I spent last week on my own spring break, of sorts—although I was back in class, I’ve been struggling with a bad case of burnout, so other than my weekly column, a beast of an article that had been due on Monday, and my first project for a paying client (so you can see how I spent my weekend), I basically took the week off from my writing projects.
The time off was sorely needed, and I found myself taking a long hard look at the kind of work I’ve been doing. I made the conscious decision to cut back and not do more for the sake of doing more—as in, I think I can afford to be a little more selective with the type of work I’m taking on, and I definitely need to improve my time management. Having said that, I ceased and desisted on some regular work that I’d been doing for a few months. I was finding that the time I was spending on these projects was taking me away from my larger assignments, and cutting into my already very limited time. So I had to make some decisions. As writer Elizabeth Gilbert said, “I wanted to have a bigger, smaller life”, which I interpret as doing more with less, and having more meaningful experiences overall. This is how I want to approach my writing career, and I'm understanding how vital it is to do this. I’m at a critical point with my projects, and I want to make sure that I can fully devote myself to each project. Lately, I’m embarrassed to admit that much of my work has just not met the usual high standards I set for myself.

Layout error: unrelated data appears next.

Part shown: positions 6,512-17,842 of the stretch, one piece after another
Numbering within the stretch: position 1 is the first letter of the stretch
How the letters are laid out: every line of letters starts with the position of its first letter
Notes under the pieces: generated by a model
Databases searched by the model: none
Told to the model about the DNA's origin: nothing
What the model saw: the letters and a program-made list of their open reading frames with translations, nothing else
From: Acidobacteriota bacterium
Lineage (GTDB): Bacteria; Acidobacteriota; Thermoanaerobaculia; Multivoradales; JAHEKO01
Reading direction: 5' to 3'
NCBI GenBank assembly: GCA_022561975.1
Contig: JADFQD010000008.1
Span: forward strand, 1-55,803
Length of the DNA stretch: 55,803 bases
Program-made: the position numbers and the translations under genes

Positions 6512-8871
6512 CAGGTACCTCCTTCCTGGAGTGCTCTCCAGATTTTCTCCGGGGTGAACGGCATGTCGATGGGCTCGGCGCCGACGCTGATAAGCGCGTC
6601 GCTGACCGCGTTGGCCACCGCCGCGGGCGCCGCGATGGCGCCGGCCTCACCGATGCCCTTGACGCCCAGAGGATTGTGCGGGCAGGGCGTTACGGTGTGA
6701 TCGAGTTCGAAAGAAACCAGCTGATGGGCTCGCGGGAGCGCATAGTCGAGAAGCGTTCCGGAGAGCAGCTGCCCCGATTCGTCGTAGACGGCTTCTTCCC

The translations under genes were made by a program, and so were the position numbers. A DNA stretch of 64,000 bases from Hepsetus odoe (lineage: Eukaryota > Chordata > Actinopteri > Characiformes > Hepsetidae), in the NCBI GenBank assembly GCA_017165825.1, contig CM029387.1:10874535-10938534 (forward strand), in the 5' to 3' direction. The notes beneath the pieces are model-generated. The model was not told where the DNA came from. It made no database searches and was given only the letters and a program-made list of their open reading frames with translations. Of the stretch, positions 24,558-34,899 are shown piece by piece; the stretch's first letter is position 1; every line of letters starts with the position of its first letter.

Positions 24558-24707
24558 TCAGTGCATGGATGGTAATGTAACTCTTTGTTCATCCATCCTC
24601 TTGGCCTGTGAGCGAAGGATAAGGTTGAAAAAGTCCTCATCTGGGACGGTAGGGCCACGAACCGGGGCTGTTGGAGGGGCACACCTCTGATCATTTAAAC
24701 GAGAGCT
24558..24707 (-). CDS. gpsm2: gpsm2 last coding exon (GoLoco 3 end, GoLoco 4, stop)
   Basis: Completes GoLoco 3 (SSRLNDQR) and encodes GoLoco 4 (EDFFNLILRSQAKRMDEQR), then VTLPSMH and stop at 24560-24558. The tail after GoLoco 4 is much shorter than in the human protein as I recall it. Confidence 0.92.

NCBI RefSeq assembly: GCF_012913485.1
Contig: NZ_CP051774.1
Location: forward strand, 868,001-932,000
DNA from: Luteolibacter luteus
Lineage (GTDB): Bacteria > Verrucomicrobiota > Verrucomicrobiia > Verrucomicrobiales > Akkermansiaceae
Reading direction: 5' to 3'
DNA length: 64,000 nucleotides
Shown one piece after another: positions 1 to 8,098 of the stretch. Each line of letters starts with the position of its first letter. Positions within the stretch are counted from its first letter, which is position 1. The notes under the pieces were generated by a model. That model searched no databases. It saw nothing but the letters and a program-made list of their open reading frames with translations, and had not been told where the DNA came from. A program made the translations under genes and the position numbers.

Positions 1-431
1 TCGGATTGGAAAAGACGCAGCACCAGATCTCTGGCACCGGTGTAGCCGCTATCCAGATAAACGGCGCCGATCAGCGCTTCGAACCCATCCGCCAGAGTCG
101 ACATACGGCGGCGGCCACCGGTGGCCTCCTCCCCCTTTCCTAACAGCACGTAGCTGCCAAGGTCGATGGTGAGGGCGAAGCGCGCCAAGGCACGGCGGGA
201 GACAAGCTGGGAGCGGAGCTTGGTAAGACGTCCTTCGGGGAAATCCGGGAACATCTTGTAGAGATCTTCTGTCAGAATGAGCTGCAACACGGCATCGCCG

So, as we do this time of year, I had to weed through everything and see what was worth keeping and what was worth discarding. It’s been a very liberating experience. I managed to get a few larger assignments in the meantime, as well!
Do you do any professional “spring cleaning”? How do you determine what goes and what stays?